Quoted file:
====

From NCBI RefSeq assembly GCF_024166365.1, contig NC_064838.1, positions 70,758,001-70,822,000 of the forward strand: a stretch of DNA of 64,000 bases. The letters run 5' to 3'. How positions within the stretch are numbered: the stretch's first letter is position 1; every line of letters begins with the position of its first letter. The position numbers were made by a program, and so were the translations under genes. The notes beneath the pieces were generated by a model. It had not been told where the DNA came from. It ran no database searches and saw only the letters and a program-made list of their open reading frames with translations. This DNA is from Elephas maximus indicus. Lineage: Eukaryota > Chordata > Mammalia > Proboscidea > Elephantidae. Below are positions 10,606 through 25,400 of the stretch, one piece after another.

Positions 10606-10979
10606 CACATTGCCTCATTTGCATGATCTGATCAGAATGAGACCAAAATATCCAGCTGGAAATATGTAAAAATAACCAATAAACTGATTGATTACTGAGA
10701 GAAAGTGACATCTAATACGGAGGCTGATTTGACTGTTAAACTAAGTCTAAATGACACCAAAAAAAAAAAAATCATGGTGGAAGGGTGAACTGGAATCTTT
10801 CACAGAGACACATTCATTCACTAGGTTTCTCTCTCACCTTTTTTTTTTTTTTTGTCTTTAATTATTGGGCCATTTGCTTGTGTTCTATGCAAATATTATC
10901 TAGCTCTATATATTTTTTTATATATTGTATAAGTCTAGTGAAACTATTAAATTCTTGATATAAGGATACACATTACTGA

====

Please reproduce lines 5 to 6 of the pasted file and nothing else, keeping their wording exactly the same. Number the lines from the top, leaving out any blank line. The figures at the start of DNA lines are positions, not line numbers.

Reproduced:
10801 CACAGAGACACATTCATTCACTAGGTTTCTCTCTCACCTTTTTTTTTTTTTTTGTCTTTAATTATTGGGCCATTTGCTTGTGTTCTATGCAAATATTATC
10901 TAGCTCTATATATTTTTTTATATATTGTATAAGTCTAGTGAAACTATTAAATTCTTGATATAAGGATACACATTACTGA